When you go to any car show or auction, cars that are gorgeous and have lots of horsepower attract the most attention. The rare ones get even more notice, and in most cases this all translates into greater market value.
All the horsepower in the world won't make a car worth seven figures if it is aesthetically challenged and built in large numbers. And let's face it: We'd all rather be surrounded by things of beauty. I am not talking about wives, girlfriends and children here.
First impressions count for a lot, particularly with cars. A sleek and well-detailed nose is a great place to start. Three examples that come to mind are a Series 1 E-Type Jaguar, 1963 Chevrolet Corvette Sting Ray or a 1940 Ford. Those pleasing front views invite the eye to look further. A Chrysler Airflow or an Edsel is much more polarizing and likely to have as many detractors as fans, despite their many other merits. So beauty really does sell.
As you move on from the nose, flow is important. Both the E-Type and the Sting Ray have incredibly sleek lines that move organically from the nose to the flank, to the haunches and on to the tail. They are considered styling masterworks, and the original, purest iterations are the ones in demand. I would argue that the closed versions of both are the most visually successful.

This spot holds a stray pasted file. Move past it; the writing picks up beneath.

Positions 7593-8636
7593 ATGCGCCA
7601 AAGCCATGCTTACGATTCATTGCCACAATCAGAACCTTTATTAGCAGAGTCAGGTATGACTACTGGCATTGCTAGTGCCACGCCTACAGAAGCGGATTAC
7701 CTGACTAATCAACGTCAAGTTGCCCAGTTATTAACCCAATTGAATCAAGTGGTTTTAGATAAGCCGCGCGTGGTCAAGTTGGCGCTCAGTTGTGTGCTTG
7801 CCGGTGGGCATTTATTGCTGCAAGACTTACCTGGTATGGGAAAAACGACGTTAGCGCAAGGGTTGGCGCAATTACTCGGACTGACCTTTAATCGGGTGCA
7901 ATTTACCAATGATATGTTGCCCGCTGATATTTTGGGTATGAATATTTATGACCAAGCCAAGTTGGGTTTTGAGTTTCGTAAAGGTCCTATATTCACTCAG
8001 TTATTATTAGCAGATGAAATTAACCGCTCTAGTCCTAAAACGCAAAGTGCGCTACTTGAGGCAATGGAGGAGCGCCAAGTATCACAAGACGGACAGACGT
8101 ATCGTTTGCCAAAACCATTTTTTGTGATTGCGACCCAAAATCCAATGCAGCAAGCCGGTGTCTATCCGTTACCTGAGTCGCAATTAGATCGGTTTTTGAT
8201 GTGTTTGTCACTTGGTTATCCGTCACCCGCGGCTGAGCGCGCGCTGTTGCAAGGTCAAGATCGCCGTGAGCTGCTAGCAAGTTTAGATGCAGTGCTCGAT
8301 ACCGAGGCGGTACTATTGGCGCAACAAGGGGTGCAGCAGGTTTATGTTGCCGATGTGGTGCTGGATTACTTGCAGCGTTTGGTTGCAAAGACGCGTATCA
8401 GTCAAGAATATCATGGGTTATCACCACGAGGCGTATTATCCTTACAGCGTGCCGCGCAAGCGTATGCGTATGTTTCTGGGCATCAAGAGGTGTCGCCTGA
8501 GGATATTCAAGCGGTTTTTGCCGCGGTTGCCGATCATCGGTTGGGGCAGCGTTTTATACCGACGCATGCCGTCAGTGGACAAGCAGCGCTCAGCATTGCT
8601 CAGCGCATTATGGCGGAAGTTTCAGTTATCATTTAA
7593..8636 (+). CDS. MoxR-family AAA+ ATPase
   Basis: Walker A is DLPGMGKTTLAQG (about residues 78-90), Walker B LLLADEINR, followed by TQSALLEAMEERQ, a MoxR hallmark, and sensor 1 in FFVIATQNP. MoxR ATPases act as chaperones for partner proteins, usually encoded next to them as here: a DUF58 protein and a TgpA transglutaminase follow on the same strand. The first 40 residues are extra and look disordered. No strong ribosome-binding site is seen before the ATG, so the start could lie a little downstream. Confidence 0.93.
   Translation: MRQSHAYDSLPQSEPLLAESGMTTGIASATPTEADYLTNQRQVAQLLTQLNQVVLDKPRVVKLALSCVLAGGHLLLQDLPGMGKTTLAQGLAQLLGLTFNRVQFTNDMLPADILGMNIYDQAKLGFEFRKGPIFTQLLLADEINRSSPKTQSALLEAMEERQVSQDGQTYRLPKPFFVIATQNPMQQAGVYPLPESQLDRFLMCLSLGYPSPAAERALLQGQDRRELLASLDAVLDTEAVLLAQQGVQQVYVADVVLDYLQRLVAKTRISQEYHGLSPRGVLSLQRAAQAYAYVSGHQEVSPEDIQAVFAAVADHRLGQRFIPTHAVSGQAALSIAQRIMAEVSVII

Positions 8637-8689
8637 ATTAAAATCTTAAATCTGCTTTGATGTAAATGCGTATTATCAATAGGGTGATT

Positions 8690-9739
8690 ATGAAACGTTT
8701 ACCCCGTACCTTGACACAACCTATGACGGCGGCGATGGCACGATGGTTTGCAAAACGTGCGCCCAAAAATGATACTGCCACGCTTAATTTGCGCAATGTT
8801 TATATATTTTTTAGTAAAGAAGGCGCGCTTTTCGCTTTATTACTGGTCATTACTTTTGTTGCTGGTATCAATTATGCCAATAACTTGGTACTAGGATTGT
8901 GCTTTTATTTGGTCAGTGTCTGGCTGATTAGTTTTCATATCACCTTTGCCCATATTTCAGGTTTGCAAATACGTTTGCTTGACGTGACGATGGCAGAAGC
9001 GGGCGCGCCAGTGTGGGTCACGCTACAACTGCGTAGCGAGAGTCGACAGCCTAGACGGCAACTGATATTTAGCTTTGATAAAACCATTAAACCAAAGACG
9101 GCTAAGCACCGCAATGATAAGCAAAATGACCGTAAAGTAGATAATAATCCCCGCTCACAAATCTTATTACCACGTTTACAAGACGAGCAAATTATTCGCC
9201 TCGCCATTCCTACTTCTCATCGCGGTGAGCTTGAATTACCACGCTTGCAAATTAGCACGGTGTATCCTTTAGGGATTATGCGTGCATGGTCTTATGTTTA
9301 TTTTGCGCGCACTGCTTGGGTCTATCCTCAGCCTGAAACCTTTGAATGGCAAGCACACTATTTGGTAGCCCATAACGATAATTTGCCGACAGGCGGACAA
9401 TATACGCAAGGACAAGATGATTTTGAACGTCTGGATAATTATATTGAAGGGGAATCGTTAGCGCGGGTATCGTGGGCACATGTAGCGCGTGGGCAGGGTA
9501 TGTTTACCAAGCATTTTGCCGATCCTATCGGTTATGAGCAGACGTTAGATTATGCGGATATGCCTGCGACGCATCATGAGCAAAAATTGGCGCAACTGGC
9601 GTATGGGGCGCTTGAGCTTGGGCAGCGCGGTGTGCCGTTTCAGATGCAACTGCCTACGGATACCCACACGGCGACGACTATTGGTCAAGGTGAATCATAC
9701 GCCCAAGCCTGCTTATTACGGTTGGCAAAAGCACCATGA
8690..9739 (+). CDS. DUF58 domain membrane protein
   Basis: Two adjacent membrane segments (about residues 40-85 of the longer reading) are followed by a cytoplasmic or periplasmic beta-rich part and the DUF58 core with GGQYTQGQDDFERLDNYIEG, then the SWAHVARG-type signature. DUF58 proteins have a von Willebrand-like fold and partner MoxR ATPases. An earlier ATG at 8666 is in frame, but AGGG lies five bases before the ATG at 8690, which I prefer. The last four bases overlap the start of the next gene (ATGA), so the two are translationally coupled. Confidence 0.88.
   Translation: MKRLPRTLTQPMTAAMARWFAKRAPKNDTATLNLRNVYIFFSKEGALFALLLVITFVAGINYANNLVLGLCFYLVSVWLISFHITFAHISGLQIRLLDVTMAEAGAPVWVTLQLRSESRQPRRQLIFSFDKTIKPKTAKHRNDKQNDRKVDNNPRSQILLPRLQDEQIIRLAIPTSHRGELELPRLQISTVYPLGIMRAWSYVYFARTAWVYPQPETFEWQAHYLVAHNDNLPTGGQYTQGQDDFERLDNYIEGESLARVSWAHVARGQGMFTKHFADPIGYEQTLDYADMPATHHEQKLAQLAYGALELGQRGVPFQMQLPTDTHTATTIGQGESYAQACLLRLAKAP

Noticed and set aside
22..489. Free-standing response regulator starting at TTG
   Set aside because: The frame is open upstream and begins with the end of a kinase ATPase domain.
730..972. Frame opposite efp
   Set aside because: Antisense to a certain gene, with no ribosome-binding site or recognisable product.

(Read More: Best Convertibles of All-Time)
Yet, with very few exceptions, the convertibles of these iconic cars carry a significantly higher value in the market because, as they say, "When the top goes down, the price goes up."
Of course, some coupes are so gorgeous that they negate the appeal of a convertible, and the Lincoln Zephyr three-window coupe is a perfect example of a car where coupe and convertible values are very close.